Cycling & Discretion
5“I am the anti-hero. Listen to what I say; and do not do what I did in my career. I made foolish choices. I am the anti-example, the anti-hero: do what I didn’t to succeed.” Matthew Koschara, Coach and former Pro
Matt describes wasted opportunity and his penchant in the past for choosing what felt or seemed good over what was best. His self-confessed volatile judgment led to team conflict, firings, foolish behavior, and ultimately lack of focus. Long after racing stopped, he struggles with these memories. Matt doesn’t want to lead riders in his care into a fool’s paradise of false hope that any choice, even one that makes you happy at the time, leads to a positive outcome. 6There is a way that seems right but the end leads to destruction. Every choice that leads to regret can undergo a course correction, but there may be consequences to pay. So how do you learn how to choose wisely?
1. Base a decision on integrity and morality using a spiritual standard.
2. Read circumstances. Be honest about what’s before you and what’s not. Is reality bearing evidence to guide a sound choice?
3. Acknowledge that you may not know what you don’t know. Seek wise counsel in a trusted and discreet advisor. Process the advantages and disadvantages of critical decisions. Enlist the support of a caring listener to privately process emotion.
4. Provision is a reality check. Are there resources for implementation?
5. Seek the peaceful solution. Sometimes the choice which brings you the most peace may involve a longer-term view, a sacrifice in hopes of future rewards, delayed gratification, resolving a difficult problem or conflict, swallowing pride. So using peace as a means to know a right way may involve hard things in its pursuit. If in doubt, wait for more information until peace comes.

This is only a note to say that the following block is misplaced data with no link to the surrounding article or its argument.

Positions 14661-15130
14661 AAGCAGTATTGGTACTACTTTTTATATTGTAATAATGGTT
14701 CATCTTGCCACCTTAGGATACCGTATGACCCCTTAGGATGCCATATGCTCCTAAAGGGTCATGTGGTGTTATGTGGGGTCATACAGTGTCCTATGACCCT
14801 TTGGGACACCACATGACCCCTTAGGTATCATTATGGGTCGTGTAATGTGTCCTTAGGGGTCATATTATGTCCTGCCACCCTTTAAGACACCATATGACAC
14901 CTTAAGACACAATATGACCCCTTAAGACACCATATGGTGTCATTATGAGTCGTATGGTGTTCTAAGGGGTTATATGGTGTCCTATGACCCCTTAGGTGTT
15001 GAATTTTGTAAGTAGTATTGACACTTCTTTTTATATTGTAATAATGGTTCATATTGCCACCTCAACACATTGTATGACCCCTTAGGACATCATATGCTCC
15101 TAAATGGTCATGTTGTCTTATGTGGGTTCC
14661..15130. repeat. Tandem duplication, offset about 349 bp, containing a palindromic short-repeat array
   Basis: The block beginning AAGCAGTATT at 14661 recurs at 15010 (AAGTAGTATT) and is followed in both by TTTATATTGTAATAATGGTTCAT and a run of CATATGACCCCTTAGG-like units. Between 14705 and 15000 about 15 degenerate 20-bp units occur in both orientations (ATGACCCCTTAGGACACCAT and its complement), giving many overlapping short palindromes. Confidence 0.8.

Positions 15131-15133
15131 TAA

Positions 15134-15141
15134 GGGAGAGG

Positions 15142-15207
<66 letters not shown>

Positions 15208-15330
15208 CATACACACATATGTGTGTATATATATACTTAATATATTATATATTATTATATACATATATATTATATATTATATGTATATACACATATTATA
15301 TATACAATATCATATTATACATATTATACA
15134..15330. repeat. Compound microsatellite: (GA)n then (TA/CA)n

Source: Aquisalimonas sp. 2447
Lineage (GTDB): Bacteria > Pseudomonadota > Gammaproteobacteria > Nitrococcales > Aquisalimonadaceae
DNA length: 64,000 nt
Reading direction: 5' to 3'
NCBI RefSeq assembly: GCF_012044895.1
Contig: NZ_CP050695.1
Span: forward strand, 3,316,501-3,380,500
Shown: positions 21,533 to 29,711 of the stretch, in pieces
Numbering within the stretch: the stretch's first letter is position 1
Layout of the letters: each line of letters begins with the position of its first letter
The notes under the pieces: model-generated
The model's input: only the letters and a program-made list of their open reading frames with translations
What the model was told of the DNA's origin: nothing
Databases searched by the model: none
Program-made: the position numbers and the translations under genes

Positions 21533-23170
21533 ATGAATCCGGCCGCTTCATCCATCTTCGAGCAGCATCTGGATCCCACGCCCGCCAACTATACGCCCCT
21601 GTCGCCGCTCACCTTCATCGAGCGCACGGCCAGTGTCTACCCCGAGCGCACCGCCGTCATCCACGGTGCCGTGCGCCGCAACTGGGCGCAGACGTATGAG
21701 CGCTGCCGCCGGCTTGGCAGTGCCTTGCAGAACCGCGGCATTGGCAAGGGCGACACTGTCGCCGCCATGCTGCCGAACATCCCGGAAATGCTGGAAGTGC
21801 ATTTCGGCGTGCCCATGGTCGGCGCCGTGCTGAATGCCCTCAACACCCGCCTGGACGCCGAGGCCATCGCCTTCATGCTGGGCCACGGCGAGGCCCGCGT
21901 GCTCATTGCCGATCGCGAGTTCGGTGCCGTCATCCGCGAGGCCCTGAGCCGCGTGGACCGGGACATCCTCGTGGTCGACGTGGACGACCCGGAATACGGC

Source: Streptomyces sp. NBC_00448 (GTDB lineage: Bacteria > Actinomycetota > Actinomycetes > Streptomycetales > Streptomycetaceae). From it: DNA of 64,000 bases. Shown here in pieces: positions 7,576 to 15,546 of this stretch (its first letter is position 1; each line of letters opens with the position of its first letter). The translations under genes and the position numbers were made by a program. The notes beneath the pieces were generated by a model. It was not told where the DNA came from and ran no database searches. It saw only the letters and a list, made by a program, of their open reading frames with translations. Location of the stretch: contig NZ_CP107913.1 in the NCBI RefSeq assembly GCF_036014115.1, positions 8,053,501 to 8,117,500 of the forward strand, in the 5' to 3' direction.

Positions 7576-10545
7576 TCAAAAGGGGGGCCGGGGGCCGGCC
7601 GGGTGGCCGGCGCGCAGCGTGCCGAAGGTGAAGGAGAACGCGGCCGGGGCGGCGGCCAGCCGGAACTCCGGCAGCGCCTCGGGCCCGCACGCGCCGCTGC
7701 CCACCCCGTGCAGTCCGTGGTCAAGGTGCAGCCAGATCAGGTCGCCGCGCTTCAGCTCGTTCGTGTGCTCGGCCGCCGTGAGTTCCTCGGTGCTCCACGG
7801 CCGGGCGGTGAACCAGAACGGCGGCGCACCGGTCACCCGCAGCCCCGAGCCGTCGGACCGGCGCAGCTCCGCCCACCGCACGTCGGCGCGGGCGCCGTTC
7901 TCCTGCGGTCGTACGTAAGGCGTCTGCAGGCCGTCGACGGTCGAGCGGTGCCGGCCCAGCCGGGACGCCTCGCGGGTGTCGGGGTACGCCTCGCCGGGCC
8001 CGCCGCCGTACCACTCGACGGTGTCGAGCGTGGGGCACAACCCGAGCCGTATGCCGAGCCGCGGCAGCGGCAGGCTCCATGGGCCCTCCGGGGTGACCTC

Every once in a while a seventh element to guide occurs miraculously, unexpected and beyond imagination. Discerning right from wrong involves trial and error and eyes-wide-open faith.
Prayer for Discretion & Discernment
“…abound more and more in knowledge and depth of insight,
so that you may be able to discern what is best and may be pure and blameless.” 7Philippians 1:9-10
We are thankful for standards of excellence. We confess our perception is sometimes blinded by unholy drives. We ask for guidance and good sense for right and wrong.
Ponder Is it even possible to see every nuance of every possibility to know for certain that it’s the right way? Affirm I think through my choices. Watch for information, pursue peace, wait if necessary, pray.
5Conversations with Matt Koschara and my observations watching him work with riders in a team setting. Matt learned better judgment the hard way – by reaping the consequences of bad choices. He expressed regret not staying focused on the Best versus the Good and sometimes even choosing the Bad.
6Proverbs 14:12, Holy Bible, King James Version public domain
7The Bible, New International Version, Copyright © 1973, 1978, 1984 by International Bible Society